Round and round we go…

 

We seek efficiency and manageability and flexibility. We want to enable everyone, but also be sure we know what's going on so we can stay in front of the next zero-day that comes into our life, not to mention have some idea where or corporate data might be currently living.

 

Coda to What's Next

 

What got me thinking about all of this was my pondering on what the DC will look like next. Part of that is determined by what is going to go into it. We are not just reaching the end of the line for things like Moore's Observation. We are reaching the end of the line for what we can do to strip out certain kinds of waste. We have gotten rid of underused computers. We have shared pools or storage together so that they can be more efficient. We are de-duping and compressing. We are stripping out all the unrequired parts of the OS.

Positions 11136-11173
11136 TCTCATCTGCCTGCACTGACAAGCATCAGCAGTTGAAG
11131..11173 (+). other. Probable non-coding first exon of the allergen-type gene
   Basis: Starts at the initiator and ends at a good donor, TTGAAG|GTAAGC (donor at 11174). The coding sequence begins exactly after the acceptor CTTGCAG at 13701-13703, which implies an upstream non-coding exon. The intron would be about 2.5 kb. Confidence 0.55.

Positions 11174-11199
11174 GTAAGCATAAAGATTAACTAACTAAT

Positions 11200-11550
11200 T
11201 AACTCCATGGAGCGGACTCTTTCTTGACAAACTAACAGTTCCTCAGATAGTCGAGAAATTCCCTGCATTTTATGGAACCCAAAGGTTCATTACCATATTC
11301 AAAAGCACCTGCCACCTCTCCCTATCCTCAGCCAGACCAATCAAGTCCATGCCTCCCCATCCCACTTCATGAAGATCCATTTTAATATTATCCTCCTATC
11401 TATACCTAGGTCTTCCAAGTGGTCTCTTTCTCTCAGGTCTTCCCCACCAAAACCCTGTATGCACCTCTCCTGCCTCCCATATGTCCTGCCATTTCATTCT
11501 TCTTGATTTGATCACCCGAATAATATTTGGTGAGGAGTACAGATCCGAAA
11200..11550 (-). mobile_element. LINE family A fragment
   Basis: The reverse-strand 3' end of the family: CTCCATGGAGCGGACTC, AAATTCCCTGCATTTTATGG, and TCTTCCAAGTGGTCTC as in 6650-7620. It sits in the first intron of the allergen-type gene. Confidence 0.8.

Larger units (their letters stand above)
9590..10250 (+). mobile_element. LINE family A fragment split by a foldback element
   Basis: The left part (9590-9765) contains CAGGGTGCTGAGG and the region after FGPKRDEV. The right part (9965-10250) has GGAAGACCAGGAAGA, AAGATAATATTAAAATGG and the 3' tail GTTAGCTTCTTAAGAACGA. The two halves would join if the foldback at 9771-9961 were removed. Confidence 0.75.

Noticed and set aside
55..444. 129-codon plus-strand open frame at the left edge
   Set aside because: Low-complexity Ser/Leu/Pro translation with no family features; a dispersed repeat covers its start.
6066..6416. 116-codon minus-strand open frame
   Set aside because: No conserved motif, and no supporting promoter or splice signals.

What we are NOT doing is going back to writing things in assembly language so that programs are as efficient as possible. We are staying high level. Getting ever more abstract. Software will continue to get bigger even as we reach the lower limits of the ability of the hardware to get smaller. That will be an interesting inflection point.

 

We used to joke for years about how you always needed to upgrade the hardware to run the latest, ever fatter version of MS Windows. The reality there is that Windows 10 runs fine one Windows 7 spec hardware. Its NOT the OS's getting fatter any more. The software target is getting larger because of all the OTHER code we are ginning up. Software defining everything!

 

The data center will be as small and dense as we can make it. The world that runs inside it, and that it will be connected to? Managing it? That is a whole other thing.